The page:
What is the What

Unabridged Audiobook

Written By: Dave Eggers

Narrated By: Dion Graham

Publisher: Blackstone Audiobooks

Date: October 2007

Duration: 20 hours 32 minutes

Summary:

In a heartrending and astonishing novel, Dave Eggers illuminates the history of the civil war in Sudan through the eyes of Valentino Achak Deng, a refugee now living in the United States. We follow his life as he's driven from his home as a boy and walks, with thousands of orphans, to Ethiopia, where he finds safety -- for a time. Valentino's travels, truly Biblical in scope, bring him in contact with government soldiers, janjaweed-like militias, liberation rebels, hyenas and lions, disease and starvation -- and a string of unexpected romances. Ultimately, Valentino finds safety in Kenya and, just after the millennium, is finally resettled in the United States, from where this novel is narrated. In this book, written with expansive humanity and surprising humor, we come to understand the nature of the conflicts in Sudan, the refugee experience in America, the dreams of the Dinka people, and the challenge one indomitable man faces in a world collapsing around him.

Genres:

  • Anonymous

    Dion Graham does a terrific job. His voice conveys such joy and hope despite his character's significant struggles. I was a wonderful experience listening to this well-written and beautifully read book.

  • Peggy Stortz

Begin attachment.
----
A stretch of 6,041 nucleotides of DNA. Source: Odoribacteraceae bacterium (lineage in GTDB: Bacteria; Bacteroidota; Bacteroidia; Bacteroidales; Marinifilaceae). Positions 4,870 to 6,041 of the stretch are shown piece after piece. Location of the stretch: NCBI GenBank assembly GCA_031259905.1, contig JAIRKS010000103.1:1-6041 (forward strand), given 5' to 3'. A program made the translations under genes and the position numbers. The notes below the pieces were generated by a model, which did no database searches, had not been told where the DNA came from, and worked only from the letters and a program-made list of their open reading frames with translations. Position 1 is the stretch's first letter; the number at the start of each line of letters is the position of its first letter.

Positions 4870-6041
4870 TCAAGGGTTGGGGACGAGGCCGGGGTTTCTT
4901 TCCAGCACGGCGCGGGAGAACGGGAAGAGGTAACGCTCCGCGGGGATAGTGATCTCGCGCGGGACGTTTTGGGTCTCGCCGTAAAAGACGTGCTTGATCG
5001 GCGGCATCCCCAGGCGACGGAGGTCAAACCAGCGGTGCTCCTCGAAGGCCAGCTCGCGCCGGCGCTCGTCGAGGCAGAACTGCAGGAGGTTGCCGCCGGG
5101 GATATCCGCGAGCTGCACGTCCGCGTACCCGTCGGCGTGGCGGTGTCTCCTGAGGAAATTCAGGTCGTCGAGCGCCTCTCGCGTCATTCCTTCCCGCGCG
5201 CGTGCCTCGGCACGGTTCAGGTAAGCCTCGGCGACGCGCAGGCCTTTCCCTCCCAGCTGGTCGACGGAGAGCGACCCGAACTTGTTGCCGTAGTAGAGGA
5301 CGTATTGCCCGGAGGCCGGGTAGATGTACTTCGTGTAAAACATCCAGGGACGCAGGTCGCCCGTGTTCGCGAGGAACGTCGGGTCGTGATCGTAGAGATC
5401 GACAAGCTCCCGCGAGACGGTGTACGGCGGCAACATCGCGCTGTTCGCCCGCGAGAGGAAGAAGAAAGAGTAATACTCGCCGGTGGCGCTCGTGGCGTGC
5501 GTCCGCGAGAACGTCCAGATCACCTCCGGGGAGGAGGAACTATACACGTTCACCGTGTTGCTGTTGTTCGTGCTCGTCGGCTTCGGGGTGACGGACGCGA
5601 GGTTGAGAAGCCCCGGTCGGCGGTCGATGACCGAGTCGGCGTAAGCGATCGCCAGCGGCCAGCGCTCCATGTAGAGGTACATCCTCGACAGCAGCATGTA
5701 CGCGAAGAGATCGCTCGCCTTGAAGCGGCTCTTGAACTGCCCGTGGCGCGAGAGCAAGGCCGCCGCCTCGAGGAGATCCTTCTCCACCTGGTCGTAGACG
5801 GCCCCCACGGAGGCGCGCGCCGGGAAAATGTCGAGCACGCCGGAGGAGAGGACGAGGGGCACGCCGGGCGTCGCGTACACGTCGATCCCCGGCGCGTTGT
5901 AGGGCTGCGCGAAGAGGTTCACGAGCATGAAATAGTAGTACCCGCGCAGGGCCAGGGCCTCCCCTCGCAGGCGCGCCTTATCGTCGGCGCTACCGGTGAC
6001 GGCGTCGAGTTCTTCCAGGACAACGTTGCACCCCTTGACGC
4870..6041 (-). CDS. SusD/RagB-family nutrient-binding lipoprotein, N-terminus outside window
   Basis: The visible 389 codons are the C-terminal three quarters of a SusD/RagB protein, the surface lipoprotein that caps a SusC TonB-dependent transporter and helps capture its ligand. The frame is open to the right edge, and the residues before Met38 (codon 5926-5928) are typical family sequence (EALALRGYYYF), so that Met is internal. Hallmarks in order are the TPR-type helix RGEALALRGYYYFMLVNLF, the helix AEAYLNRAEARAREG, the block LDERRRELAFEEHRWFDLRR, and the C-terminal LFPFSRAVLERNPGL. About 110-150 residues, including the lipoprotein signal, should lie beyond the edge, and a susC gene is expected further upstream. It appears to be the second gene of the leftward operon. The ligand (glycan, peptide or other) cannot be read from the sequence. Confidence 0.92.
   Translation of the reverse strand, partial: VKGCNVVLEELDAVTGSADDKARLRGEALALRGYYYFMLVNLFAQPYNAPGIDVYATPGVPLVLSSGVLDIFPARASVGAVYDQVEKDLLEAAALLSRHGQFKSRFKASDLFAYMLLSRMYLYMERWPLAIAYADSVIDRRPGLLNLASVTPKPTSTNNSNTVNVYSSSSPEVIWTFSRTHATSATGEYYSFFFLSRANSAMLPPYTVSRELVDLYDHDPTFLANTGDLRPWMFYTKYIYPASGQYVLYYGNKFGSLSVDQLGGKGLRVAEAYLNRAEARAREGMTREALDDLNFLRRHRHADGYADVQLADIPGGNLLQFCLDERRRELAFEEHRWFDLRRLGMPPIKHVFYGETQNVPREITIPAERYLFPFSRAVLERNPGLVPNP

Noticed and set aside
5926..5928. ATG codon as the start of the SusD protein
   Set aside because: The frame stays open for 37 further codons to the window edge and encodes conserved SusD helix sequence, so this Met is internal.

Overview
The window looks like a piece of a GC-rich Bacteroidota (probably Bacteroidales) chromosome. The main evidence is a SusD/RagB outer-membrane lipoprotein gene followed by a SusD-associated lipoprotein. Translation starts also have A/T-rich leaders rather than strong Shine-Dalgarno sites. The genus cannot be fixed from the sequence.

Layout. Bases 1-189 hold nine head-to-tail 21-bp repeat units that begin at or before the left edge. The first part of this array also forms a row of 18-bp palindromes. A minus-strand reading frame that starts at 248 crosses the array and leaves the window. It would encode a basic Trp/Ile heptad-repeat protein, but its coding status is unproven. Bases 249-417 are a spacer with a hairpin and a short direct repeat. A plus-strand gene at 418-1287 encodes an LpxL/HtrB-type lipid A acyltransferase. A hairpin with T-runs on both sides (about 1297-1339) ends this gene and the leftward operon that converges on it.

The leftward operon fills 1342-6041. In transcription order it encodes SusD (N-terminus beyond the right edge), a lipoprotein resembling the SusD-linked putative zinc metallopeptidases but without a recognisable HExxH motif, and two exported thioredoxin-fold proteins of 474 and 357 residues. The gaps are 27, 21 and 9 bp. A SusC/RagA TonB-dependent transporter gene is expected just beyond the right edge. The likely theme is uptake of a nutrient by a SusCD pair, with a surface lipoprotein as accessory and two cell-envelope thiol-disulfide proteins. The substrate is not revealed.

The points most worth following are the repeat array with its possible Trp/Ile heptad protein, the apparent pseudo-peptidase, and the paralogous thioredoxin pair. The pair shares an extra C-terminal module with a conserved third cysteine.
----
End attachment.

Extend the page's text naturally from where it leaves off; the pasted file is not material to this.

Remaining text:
This story of a Sudan refugee is riveting. Eggers is a superb author and the reader could not be better. It will keep you on the edge of your car seat!

  • MLE

    The story is stunning, of course; how people survive things like this with their spirits intact amazes me. But most of all, I want to praise the reader, who manages several accents fluently & reads with such inflection that one could forget he was reading.

  • Dr. X

    I give this book five stars because it presents the horror of the events it describes in a personal fashion. It is a rich reflection of humanity and inhumanity. For example; is the execution in Sudan more inhuman than the United States emergency room that ignored the mugging victim? This fictional account is a primer on the war in Sudan and the plight of refugees, not only in Sudan but in any of the camps that go on from year to year. It can open the eyes to the issues faced by refugees who have come to the United States. As a Christian clergy I am pleased with the way faith is included in the story, from unbelief, from religious relief organizations and refugee settlement, from baptism, to a simple confession of trust in God. This touch of religion is lightly done, and rightly done. This light touch includes Christianity and Islam. The lions and crocodiles are more sensational than religion. I enjoyed the narration, the voices, the inflection.